When pundits discuss “free trade,” most people think of international trade, eliminating tariffs, import quotas, and the like. That’s because the Constitution’s Commerce Clause — the one Congress has been using and abusing for decades — grants the government the power to “make regular” trade between the several states. For example, Oklahoma can’t ban imports of beef from coming across the Red River and New York can’t have a different licensing regime for long‐haul tracks entering from New Jersey rather than Pennsylvania.
While this commerce‐ (and liberty‐) enhancing feature of our federal system has required a Supreme Court reminder for traditional wine retailers in recent years, Americans have generally taken for granted that buying and selling products between American jurisdictions is perfectly normal.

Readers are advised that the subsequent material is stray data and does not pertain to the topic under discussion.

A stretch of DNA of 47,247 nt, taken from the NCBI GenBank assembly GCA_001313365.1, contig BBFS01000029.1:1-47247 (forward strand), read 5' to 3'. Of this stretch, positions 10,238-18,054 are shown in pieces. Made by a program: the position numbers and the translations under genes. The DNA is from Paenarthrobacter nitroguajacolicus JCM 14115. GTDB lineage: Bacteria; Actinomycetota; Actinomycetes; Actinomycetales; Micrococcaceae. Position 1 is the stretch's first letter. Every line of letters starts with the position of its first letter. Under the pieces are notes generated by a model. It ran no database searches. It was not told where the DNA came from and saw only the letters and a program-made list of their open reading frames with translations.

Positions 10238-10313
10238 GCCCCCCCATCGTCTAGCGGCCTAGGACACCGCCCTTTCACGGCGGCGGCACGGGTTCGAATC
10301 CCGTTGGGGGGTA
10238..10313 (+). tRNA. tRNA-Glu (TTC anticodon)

It may surprise you to learn, then, that in Lake Elmo, Minnesota, proprietors of a 40‐year‐old family farm that yields flowers, pumpkins and Christmas trees, are facing fines and 90‐day jail sentences for attempting to sell their products in that town. The reason? Part of their farm lies outside city limits, and in Lake Elmo it’s illegal for farmers to sell products — even from their own land — unless they were grown within the city. You can view a short video about their story here:
Thankfully, our friends at the Institute for Justice are stepping up to defend these folks for making a living by engaging in domestic free trade. This blatant protectionism is harmful and foolish when practiced with foreign trading partners, and is all the more repugnant when practiced against one’s own neighbors who provide the community with valuable goods and services. That these law‐abiding entrepreneurs face potential jail time for the crime of “selling produce across city lines” is anathema to the Constitution.
You can read Cato’s work on agricultural free trade here